Admiral Arthur Cavenagh Leveson

Arthur Cavenagh Leveson was born in Kensington, London on 27 January 1868 the third son of Edward John Leveson (an East Indies merchant) and Mary Leveson (née Iveson). The family was of Dutch extraction having anglicised their name from Levysshon in the early 1800s and had extensive business connections in Singapore and the Netherlands East Indies. Arthur was privately educated and entered the Royal Navy on 13 January 1881 as a Cadet on board the training ship HMS Britannia moored at Dartmouth. He joined his first ship, HMS Alexandra (flagship of the Mediterranean Fleet), on 1 January 1883 and was promoted Midshipman on 15 January 1883. Midshipman Leveson then served in the corvette HMS Emerald, on the North America and West Indies Station from March-October 1886 before joining the Training Squadron corvette, HMS Rover, in November 1886.

Leveson was promoted to Sub Lieutenant in January 1887 and undertook professional training courses in seamanship, pilotage, gunnery, torpedoes and signals at the Royal Naval College, Greenwich where he attained first class passes in all subjects. He was also awarded the Beaufort Testimonial; an annual award of instruments or books of a professional character and of practical use to a Naval Officer. The award was given to the young officer who attained the highest scores in navigation and pilotage in examinations for promotion to the rank of Lieutenant. Leveson capped these awards off with the 1887 Goodenough Medal which was presented to the Sub Lieutenant who achieved the highest score in the gunnery examination for the year. He was promoted to Lieutenant on 27 July 1887 and then undertook a gunnery training course at HMS Excellent before joining the battleship HMS Iron Duke, part of the Channel Squadron, in November 1888.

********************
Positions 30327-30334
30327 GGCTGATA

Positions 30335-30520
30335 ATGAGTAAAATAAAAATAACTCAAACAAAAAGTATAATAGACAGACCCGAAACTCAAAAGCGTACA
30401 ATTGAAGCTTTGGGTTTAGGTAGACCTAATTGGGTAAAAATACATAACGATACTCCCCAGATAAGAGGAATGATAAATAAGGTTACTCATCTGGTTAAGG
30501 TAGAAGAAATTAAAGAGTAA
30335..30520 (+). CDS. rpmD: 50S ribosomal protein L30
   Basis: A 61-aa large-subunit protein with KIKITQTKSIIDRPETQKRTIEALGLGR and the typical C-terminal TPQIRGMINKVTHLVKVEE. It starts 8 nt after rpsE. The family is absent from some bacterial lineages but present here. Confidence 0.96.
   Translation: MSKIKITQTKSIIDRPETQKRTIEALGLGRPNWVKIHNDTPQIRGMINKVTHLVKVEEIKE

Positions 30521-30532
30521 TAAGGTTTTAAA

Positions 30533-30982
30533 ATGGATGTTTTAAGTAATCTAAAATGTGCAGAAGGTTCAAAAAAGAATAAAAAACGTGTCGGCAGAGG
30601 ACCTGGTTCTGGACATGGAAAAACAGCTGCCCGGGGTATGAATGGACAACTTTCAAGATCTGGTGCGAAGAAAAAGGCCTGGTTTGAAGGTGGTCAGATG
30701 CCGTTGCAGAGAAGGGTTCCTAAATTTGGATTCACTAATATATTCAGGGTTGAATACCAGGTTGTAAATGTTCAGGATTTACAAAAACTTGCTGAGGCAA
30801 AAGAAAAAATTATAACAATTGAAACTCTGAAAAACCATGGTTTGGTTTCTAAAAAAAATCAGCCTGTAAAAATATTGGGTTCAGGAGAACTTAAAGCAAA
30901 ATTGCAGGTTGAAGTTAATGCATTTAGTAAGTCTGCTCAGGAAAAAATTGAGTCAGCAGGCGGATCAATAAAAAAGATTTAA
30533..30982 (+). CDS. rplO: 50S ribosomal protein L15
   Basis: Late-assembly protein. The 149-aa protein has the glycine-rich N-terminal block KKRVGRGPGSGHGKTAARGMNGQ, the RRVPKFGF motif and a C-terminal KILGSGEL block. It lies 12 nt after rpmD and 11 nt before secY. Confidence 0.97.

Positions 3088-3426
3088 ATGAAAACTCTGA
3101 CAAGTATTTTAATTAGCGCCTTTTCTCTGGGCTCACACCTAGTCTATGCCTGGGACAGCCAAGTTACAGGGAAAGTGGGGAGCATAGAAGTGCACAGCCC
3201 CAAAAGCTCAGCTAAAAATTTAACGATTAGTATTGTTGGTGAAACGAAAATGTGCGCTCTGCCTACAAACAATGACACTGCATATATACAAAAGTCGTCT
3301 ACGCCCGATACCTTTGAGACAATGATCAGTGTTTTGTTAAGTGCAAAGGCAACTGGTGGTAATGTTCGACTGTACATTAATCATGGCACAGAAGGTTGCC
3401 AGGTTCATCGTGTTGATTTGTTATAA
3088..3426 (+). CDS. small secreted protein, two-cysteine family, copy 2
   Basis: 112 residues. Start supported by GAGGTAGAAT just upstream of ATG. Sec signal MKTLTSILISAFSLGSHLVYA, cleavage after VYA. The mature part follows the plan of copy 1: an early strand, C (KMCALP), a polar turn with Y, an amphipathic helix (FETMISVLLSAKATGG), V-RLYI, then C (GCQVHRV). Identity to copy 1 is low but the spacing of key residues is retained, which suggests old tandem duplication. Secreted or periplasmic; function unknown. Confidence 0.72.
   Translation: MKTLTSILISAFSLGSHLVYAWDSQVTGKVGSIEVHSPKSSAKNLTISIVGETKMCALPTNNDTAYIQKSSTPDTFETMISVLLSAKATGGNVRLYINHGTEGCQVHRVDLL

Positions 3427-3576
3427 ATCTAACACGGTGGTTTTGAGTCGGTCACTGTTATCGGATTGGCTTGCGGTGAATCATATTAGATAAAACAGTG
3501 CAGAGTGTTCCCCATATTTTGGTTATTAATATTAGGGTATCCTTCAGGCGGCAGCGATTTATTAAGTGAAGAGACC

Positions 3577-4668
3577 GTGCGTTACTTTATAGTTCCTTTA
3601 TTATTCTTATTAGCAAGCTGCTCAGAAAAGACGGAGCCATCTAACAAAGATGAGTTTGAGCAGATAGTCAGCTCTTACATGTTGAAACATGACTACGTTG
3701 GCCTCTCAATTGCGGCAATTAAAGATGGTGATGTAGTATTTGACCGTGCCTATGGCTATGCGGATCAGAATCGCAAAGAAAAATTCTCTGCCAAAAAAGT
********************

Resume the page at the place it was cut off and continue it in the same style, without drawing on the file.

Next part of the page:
In September 1889 Lieutenant Leveson returned to HMS Excellent for advanced gunnery training and upon completing this remained at Excellent as a gunnery staff officer. He commanded Torpedo Boat TB 79 during exercises in July-August 1890 and also served in a variety of ships, for brief periods, conducting gunnery assessments and weapons testing. Leveson joined the battleship HMS Victoria, the flagship of the Mediterranean Fleet, in early April 1893 as one of the ships gunnery lieutenants but his time on board was to be brief. On 22 June 1893 Victoria was sunk in dramatic circumstance off the coast of Lebanon in a collision with HMS Camperdown; which despite serious damage stayed afloat.

Vice Admiral Sir George Tryon, flying his flag as Commander of the Mediterranean Fleet in Victoria, was conducting exercises off the coast and frequently issued scant orders to his ships’ commanders in an attempt to make them use their initiative in unpredictable situations. Tryon’s taciturn and difficult manner however meant his ships captains rarely sought clarification of his orders for fear of being berated by their senior officer. This parlous state of affairs came to a head on 22 June when the Commanding Officers of both ships became confused due to Tryon’s orders and collided. Victoria was fatally damaged and sank, taking Tryon and over 350 of her crew to their deaths. Lieutenant Leveson survived and was appointed to the battleship HMS Ramillies (Mediterranean Fleet) in mid-October 1893 as a gunnery lieutenant.